said, "You're right. go fix it Work on the relationship between
Harry [Morganl and Hal [Linden] and put more magic in," and
all sorts of other things.
Link:Unfortunately, we never got the chance. They
pulled the rug out.
TAD: Meanwhile, though, you had finished your TV
Levinson: Oh, yes. Originally, we wrote Natural Causes,
which the network changed to Murder by Natural
Causes, and we said, "Let's keep doing this," because
this was the sort of thing we loved about mysteries. Then
we did Cold Reading, which the network renamed
Rehearsal for Murder, and then Guilty Conscience. That
was originally a play Bill and I wrote, which the
Schuberts and Manny Azenberg put together in Florida
starring Richard Kiley to see whether we should bring it
to New York. For a variety of reasons, it didn't come to
New York, so we said, "Let's do it as a television movie."
So while Merlin was playing on Broadway, Guilty
Conscience was playing in a small theatre in San Diego.
So we were bicoastal playwrights. Now Guilty
Conscience is on a month's run at the Royal Theatre in
Windsor, which is the Queen's theatre next to Windsor
Castle, and will tour for ten weeks all over England, with
the possibility of winding up in the West End. Whereas
Rehearsal for Murder has been adapted as a play and
will be opening in the West End mid-November .
TAD: Will any more of the. . . trilogy . . . be forthcoming?
Link: Never say never . . . but it's finding what we
consider a unique concept that we haven't seen before or
Levinson: But Vanishing Act was not a part of that.
TAD: Ah, yes. Vanishing Act created its own little mini-
controversy when many recognized it as an adaptation of
another TV movie done years before, One of My Wives Is
Missing. I think it caused this ripple because you are
looked to for the kinds of original ideas which made up
Link: Vanishing Act was different in that we did not
generate it. This was brought to us.
Levinson: And it was one of the great premises of
mystery fiction, created by a French playwright named
Robert Thomas. It was then first done on television in the
early years, and called Deadly Honeymoon, starring
Rozanno Brazzi, but the writer switched it, having a wife
looking for her missing
husband. Then it was done later as One of My Wives
Is Missing, written under a pseudonym by Peter Stone.
That was an adaptation of a Broadway show called
Catch Me if You Can. Ten years later, we're
approached by Twentieth Century-Fox to adapt the
original Robert Thomas play as a movie. We did, but they
lost interest because when Deathtrap was released as a
movie, it was not a success. Years after that, a producer
called us and said, "Do you have a mystery I can film in
Canada?" He bought it from Fox and made it. That was
Prior to the airing, we insisted that CBS publicity
mention the fact that it was an adaptation of Robert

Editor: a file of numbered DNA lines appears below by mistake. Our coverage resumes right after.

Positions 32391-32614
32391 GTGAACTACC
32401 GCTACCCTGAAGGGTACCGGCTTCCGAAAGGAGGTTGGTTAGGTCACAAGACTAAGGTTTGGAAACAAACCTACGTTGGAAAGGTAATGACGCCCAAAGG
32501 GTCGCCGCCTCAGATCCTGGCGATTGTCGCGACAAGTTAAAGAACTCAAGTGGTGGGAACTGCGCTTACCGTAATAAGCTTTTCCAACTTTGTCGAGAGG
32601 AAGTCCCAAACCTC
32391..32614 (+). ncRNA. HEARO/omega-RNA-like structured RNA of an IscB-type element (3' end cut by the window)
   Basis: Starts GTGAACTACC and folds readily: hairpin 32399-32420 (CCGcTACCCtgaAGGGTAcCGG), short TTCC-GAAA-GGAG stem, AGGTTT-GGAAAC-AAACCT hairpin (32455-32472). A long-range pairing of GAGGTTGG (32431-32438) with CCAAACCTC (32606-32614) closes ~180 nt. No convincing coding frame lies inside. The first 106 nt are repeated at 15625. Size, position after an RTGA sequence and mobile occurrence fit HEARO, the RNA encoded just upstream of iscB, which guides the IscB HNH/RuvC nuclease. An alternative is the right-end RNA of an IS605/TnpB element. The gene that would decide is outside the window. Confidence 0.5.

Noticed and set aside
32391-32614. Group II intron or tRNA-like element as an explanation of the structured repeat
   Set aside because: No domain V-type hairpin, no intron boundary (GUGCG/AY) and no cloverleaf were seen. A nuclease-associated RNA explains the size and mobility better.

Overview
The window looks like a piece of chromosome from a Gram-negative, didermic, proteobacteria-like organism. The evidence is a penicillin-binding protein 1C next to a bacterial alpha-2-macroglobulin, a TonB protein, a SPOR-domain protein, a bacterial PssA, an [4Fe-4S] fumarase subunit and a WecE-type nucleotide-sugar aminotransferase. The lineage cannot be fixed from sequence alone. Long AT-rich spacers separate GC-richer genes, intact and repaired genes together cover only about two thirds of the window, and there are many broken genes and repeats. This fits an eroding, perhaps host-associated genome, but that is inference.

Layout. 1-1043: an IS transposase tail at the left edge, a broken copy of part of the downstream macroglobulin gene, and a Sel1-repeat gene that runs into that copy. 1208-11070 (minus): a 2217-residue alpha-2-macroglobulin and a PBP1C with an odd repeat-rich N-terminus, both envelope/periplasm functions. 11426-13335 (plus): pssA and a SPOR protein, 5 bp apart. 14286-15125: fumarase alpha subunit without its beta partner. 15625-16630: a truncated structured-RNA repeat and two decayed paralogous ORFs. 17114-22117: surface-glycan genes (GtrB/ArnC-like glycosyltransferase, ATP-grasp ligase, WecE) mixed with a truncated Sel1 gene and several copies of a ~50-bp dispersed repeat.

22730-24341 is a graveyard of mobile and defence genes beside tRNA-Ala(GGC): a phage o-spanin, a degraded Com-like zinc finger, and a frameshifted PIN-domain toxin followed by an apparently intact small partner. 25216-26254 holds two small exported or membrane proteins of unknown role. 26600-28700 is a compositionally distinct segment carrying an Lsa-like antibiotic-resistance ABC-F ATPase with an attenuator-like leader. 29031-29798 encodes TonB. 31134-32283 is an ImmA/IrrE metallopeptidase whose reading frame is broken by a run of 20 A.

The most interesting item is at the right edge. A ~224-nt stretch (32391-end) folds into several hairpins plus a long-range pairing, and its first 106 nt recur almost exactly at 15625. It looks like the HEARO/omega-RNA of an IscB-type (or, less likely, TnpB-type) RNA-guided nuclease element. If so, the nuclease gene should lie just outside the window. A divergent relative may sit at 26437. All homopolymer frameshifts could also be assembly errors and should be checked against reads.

Thomas. They neglected to do this, until we heard about
h, then they did. And it had to say the same onscreen,
which it did. Now the bad fortune is, a
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Link: Even so, we didn't do it until Twentieth gave us the
time to plug up all the holes in the mystery. We must be
masochists because we lock ourselves in a room and try
to make everything work . . . courting massive migraines.
Levinson: Many mystery writers have a happy life
because they don't see the holes. In North By Northwest,
why not go up to Cary Grant and plug him? No-they
rent a crop duster. In The Jagged Edge, the murderer kills
a woman and her maid in a remote house miles from
anywhere, wearing a mask. Why does he wear a mask?
So the audience can't see him. These are called
"Refrigerator Scenes" by Hitchcock. When you're home,
opening the refrigerator after seeing the picture, you say,
"Wait a minute . . . !" These are terrific scenes. They
make no sense. So the mystery writer is constantly faced
with Refrigerator Scenes. To me, the best mysteries are
ones with great scenes that do make sense.
TAD: interesting, because, while you do not do
predominantly mystery, you are best known for mystery.
Why do you think that isle
Levinson: Probably because our two greatest successes
are mysteries. But for a period in the Yes, we did My
Sweet Charlie, The Execution of Private Slovik, That
Certain Summer. . .
Link: The Gun, The Storyteller. . .
Levinson: Crises at Central High. . .
Link: And the only mystery in there was Columbo.,,
Levinson: And critics kept saying to us, "How come you
guys always do social dramas?" And we said, Fellas,
on our tombstones, it's going to say 'Creators of
Columbo'." Now people are saying to us, "You're writing
too many mysteries." I must tell you that our current
telefilm is not a mystery and our current series is not a
mystery. The title of it is Hard Copy, and it should be on
by March [of 1987].
TAD: So you're not straitjacketed by mystery,
Levinson: it's the grand dream!
Link it's an escape valve!
TAD: But now you have your second greatest success,
Murder She Wrote.